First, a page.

Interobserver variability in grading transbronchial lung biopsy specimens after lung transplantation

Sangeeta M. Bhorade, Aliya N. Husain, Chuanhong Liao, Lee Chuan Li, Vivek N. Ahya, Maher A. Baz, Vincent G. Valentine, Robert B. Love, Harish Seethamraju, Charles G. Alex, Remzi Bag, Nilto C. DeOliveira, Wickii T. Vigneswaran, Edward R. Garrity, Selim M. Arcasoy

Research output: Contribution to journalArticlepeer-review

55 Scopus citations


Background: Acute rejection remains a major source of morbidity after lung transplantation. Given the importance of this diagnosis, an international grading system was developed to standardize the diagnosis of acute lung-allograft rejection. The reliability of this grading system has not been adequately assessed by previous studies. Methods: We examined the level of agreement in grading transbronchial biopsy specimens obtained from a large multicenter study (AIRSAC [Comparison of a Tacrolimus/Sirolimus/Prednisone Regimen vs Tacrolimus/Azathioprine/Prednisone Immunosuppressive Regimen in Lung Transplantation] trial). Biopsy specimens were initially graded for acute rejection and lymphocytic bronchiolitis by the site pathologist and subsequently graded by a central pathologist. Reliability of interobserver grading was evaluated using Cohen k coefficients. Results: A total of 481 transbronchial biopsy specimens were graded by both the site and central pathologists. The overall concordance rates were 74% and 89% for grade A and grade B biopsy specimens, respectively. When samples from biopsies performed at different time points after transplantation were assessed, there was a higher level of agreement early (≤ 6 weeks) after transplant compared with later time points for acute rejection. However, there was still only moderate agreement for both grade A (k score 0.479; 95% CI, 0.29-0.67) and grade B (k score 0.465; 95% CI, 0.08-0.85) rejection. Conclusions: These results expand upon previous reports of interobserver variability in grading transbronchial biopsy specimens after lung transplantation. Given the variability in grading these specimens, we advocate further education of the histopathologic findings in lung transplant biopsy specimens, as well as revisiting the current criteria for grading transbronchial biopsy specimens to improve concordance among lung transplant pathologists.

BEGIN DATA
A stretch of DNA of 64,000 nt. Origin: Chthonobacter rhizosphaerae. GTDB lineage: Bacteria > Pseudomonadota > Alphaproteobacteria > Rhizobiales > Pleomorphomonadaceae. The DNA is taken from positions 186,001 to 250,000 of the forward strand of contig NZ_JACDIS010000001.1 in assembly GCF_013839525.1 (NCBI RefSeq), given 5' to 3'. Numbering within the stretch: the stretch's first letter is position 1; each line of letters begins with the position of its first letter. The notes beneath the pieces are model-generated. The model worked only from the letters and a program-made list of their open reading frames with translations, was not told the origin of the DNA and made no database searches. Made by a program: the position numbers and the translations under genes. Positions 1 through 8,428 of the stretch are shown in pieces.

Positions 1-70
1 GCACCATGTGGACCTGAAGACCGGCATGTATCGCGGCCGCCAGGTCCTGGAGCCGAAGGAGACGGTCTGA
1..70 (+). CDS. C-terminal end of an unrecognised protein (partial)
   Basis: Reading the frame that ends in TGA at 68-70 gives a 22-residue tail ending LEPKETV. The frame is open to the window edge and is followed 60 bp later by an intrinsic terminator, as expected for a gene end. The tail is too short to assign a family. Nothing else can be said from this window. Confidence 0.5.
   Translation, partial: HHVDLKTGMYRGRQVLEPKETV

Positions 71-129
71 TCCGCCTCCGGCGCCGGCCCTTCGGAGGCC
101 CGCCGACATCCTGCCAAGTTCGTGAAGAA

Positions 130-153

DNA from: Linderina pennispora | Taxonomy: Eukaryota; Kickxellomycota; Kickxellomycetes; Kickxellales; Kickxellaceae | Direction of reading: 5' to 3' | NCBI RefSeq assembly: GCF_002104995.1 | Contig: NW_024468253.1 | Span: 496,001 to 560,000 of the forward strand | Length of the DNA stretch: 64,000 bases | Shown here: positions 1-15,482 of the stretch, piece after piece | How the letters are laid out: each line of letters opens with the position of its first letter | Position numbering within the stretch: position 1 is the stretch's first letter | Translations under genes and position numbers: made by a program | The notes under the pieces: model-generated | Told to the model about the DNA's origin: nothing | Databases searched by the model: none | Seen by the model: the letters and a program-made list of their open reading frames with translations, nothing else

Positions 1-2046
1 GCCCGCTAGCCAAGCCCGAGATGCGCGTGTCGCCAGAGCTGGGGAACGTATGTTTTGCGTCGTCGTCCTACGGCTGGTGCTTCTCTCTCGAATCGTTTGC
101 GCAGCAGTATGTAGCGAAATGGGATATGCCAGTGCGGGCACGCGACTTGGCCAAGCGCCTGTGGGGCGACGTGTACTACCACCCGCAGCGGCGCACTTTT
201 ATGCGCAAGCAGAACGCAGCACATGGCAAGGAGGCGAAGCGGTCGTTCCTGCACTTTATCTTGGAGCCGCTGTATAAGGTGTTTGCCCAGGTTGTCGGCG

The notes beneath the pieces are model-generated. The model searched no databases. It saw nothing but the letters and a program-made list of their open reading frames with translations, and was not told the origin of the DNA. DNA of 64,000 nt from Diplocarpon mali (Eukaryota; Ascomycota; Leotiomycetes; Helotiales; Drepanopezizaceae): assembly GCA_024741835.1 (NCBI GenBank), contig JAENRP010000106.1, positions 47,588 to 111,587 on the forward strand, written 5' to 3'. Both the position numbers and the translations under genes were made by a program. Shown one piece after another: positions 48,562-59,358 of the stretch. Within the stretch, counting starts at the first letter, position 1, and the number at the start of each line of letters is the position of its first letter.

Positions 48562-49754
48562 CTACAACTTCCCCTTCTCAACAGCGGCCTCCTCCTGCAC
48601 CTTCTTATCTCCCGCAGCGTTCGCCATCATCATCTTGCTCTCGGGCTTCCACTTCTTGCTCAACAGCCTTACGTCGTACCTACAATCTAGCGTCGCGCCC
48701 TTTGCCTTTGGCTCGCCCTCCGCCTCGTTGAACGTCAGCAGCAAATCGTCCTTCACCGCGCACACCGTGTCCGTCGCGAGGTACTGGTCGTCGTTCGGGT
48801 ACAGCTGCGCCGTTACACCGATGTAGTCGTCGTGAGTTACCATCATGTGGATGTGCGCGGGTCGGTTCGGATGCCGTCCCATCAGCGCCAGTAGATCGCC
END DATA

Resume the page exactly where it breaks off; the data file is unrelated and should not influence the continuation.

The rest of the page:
Original languageEnglish (US)
Pages (from-to)1717-1724
Number of pages8
Issue number6
StatePublished - Jun 2013

ASJC Scopus subject areas

  • Pulmonary and Respiratory Medicine
  • Critical Care and Intensive Care Medicine
  • Cardiology and Cardiovascular Medicine


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